Wednesday, May 19, 2010

Shadows Over Florida, (Bear Manor Media), edited by David & Scott T. Goudsward

Shadows Over Florida is a thorough and comprehensive non-fictional account of Florida's film- making history and influence. The Goudsward brothers cover practically every fact, detail and nuance since the beginning of the 1900's onward.

Due to racial tensions, religious concerns and epidemics, Hollywood became the place to go to make a blockbuster. This didn't stop films from being made in Florida. From B-movies, grind-house flicks and exploitation films, to episodes of The X-Files, Dexter and Hollywood blockbusters like, The Creature From The Black Lagoon, and Lethal Weapon, Florida has and continues to be the place to shoot on location if you're on a tight budget.

Short stories, novels and the authors that penned them figure prominently and are chronicled as well. From such horror icons such as H.P. Lovecraft, Stephen King, and Douglas Clegg, (just to name just a few) we see the influence this unique state had on their fiction. For instance, the short story, "Cool Air" by, H.P. Lovecraft was inspired by, arguably, America's first air conditioning units which Florida implemented to combat Yellow Fever.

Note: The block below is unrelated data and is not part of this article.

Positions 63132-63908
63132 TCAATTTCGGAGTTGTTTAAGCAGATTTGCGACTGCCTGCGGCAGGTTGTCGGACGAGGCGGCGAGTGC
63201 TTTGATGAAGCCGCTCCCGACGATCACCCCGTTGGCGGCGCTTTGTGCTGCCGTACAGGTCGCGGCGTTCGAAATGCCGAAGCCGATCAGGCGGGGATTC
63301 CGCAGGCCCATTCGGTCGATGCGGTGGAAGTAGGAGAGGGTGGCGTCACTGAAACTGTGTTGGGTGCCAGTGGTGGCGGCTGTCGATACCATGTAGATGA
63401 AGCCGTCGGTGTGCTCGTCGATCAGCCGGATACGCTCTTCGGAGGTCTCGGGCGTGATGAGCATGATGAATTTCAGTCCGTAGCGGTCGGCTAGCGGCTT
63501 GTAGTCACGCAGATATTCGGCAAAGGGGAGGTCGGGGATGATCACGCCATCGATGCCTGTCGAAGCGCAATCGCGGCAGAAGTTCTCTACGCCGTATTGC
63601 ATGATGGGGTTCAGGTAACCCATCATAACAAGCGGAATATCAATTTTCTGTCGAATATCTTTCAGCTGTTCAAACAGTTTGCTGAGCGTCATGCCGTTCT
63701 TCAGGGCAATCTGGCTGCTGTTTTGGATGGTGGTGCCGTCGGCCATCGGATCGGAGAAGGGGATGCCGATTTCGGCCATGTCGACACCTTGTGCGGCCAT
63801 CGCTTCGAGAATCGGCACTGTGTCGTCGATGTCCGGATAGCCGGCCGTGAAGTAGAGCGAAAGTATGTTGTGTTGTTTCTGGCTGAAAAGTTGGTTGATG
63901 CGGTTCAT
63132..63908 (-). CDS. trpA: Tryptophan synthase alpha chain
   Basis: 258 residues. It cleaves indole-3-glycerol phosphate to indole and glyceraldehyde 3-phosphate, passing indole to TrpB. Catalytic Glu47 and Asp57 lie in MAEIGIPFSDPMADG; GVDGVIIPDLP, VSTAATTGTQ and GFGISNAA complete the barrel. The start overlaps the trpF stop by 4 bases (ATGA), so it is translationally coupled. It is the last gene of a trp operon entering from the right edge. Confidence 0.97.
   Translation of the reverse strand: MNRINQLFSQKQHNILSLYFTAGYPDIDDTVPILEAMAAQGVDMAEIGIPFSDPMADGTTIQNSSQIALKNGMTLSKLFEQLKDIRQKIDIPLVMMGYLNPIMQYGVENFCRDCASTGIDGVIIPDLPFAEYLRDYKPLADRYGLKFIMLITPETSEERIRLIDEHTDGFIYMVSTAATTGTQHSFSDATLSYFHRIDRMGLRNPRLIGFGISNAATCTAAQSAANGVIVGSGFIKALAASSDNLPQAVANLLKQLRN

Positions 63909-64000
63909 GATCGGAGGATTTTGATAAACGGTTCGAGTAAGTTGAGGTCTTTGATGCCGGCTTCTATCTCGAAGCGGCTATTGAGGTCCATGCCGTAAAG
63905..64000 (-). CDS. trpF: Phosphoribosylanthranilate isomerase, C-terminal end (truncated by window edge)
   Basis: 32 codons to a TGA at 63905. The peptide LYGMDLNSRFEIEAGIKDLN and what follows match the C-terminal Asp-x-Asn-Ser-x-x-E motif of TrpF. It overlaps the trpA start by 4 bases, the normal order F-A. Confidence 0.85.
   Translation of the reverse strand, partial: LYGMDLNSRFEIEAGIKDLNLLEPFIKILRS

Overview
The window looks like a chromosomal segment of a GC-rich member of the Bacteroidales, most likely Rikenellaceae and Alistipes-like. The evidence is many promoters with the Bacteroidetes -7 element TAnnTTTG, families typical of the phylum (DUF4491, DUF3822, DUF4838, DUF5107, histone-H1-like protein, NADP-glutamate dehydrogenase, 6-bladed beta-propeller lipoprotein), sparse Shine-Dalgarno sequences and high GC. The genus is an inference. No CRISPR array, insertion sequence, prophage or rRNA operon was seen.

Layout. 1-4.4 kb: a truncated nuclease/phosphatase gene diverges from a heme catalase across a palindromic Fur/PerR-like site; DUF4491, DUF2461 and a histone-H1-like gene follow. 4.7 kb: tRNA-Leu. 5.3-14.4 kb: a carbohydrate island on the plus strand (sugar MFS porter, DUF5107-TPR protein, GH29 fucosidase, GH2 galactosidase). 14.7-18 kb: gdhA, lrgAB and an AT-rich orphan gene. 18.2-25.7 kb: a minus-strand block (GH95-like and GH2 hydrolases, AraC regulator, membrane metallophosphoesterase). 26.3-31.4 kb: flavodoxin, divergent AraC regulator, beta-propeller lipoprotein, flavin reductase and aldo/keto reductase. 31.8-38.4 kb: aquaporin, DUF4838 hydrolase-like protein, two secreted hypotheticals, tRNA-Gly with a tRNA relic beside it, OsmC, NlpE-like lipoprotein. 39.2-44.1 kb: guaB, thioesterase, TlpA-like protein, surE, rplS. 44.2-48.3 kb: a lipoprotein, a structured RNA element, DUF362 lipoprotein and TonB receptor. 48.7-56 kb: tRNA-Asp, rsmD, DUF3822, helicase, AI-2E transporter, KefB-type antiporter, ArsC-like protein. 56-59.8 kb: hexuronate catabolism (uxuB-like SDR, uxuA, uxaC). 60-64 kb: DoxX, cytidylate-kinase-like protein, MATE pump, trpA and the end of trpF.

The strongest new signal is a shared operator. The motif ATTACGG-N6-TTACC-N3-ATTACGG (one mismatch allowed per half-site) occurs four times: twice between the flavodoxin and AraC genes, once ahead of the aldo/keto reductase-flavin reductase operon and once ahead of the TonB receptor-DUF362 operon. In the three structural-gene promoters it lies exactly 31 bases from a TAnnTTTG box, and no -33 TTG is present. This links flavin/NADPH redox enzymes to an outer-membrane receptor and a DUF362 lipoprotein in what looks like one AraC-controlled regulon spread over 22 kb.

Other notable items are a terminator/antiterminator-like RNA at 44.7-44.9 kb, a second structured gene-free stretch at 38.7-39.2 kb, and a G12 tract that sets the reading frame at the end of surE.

That's just the tip of the iceberg. This book is full of so many facts, incidents, and other fascinating topics that nothing could spoil the read. What makes the book so accessible is how the Goudsward brothers wrote it. Given it's usage of entries as opposed to conventional prose, you can read it straight through or look up favorite haunts thanks to alphabetical listings accompanied by a very keen index.

There's something in here for every fan of film and literature. Shadows Over Florida holds within its pages a flurry of not only critical insights into the film-making process, but also a look into the film-makers and authors alike whom this crazy state has influenced. Being a native Floridian myself, I thought I knew my home-state well. I was wrong and pleasantly surprised. Over and over again.

Buy it today.

Review by Ben Eads.

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